We turn the pages of the calendar and like children we ask, “Are we there yet?” We are so anxious to start an active gardening season, and the question is what should we do now? On the chilly days, sit tight, organize your plans, research when to divide an overgrown perennial bed, or which shrubs can be pruned in the spring.

All the blooms for this year can be lost if you prune spring blooming shrubs that bloom on last year’s growth. Lilacs are a good example. Wait until blooming is finished and then remove the flower spikes back to where you see the new branches beginning to push out. Check for crossed branches and small diameter branches on the interior of the plant and cut them out.

Clean and sharpen tools. Be ahead of the frost warnings in June and July on the 6 pm news by planning on what will be needed for protection of the warm weather crops. Double check your planting supplies. Seed starting mix, potting soil, compost or soil amendments may sell out quickly again this year. If you don’t have a soil thermometer, that should be at the top of a shopping list.

Cool-season vegetable seeds can be planted at a soil temperature of 40 degrees. The readings would have to be on a consistent basis over a week’s reading. The selection would include beets, carrots, peas, radishes, lettuce and spinach.

Also on the shopping list should be sunscreen, sunhat or visor and gloves. The sunscreen is especially important for protection as our high dessert climate promotes skin cancers. Think of all the items as your new spring outfit.

On the first days of sun and warmth, we tend to overdo the garden activity — writes the gardener who doesn’t take heed of the advice. No matter how active we think we are, anyone headed out the door with a shovel and a rake needs to do some serious stretching exercises a few days prior.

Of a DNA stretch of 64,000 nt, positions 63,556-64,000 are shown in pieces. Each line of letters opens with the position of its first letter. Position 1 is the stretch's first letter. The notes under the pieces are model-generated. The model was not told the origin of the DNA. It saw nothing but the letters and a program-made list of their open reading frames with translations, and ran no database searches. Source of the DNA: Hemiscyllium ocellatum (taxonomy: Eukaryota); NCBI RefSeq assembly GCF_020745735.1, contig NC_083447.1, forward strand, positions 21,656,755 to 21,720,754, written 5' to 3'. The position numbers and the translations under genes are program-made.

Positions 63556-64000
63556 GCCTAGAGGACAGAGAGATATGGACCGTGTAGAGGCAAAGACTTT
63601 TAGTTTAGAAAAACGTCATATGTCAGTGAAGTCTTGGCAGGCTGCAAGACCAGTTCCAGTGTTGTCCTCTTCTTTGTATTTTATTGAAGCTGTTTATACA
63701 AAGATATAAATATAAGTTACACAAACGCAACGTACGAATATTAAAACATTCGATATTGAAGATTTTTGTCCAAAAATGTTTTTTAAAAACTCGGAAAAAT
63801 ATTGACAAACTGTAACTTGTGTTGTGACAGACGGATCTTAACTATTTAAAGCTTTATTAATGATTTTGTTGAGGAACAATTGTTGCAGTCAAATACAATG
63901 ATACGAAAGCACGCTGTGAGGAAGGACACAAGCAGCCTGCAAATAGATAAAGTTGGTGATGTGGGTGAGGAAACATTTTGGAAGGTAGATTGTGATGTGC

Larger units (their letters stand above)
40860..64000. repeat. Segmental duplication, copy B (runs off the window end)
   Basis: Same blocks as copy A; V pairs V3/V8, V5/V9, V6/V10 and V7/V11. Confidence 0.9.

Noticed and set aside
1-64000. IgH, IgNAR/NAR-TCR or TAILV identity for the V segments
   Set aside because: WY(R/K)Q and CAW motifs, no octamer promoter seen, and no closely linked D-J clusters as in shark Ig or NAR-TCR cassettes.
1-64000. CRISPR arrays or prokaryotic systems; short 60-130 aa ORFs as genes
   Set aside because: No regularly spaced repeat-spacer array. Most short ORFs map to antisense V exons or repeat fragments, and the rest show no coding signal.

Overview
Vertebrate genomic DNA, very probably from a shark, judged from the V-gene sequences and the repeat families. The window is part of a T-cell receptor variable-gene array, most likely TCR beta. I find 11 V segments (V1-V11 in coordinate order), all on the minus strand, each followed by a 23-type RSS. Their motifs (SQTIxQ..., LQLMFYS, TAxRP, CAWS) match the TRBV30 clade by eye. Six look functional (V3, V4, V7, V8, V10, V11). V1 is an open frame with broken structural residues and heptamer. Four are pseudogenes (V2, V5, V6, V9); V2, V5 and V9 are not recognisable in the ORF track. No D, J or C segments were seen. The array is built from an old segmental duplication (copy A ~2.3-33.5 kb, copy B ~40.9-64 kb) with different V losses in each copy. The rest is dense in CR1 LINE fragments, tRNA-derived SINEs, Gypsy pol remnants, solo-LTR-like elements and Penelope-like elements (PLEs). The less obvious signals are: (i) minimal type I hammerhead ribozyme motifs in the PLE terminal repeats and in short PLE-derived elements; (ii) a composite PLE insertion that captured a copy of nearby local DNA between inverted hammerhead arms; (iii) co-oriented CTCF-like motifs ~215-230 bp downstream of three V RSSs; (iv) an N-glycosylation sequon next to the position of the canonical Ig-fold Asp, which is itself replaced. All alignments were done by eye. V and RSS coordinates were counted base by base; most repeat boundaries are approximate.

We can medicate our winter frustrations and COVID-19 depression by being an aggressive weed/grass puller. It is good mental therapy to rip and pull and is much cheaper than anti-depressants. We feel better mentally and the garden soil has benefited.

Next on my list is to cut back the perennials that were left for winter plant protection.

I fertilized my spring blooming bulbs when growth started appearing. Now I will wait until the plant dies back naturally. No cutting back the foliage as the dying foliage is nourishment for next year’s bloom. Some gardeners complain that it is so unsightly. The solution is to find a perennial that can be planted close by that would camouflage the bulb foliage as it develops in the spring.

Preparing the garden soil makes us feel closer to the real digging in and planting time. With the soil cleared, compost, soil amendments or cow or horse manures can be added. It is not unreasonable to ask the vendor if the manure is free of herbicide residue.

Each year I remind gardeners that the era of the big roto-tiller is over. In recent years the results of soil science studies have become more available to the benefit of home gardeners.

Gardeners are learning the value of what is below the soil surface. Algae, bacteria, fungi, protozoa, nematodes and macroscopic organisms, each have their importance in the structure of healthy soil. By roto-tilling we disrupt the natural cycle and millions of organisms are killed or displaced.

To mimic nature, information from Cornell University of Soil & Crop Science advises to add compost or amendments to the soil surface or to incorporate them into only the top few inches of soil. For the planting of trees, shrubs and perennials follow the advice from Oregon State University of mixing compost in the planting hole with the native soil before placing the plant.

What’s on your mind? Send your garden questions to douville@bendbroadband.com

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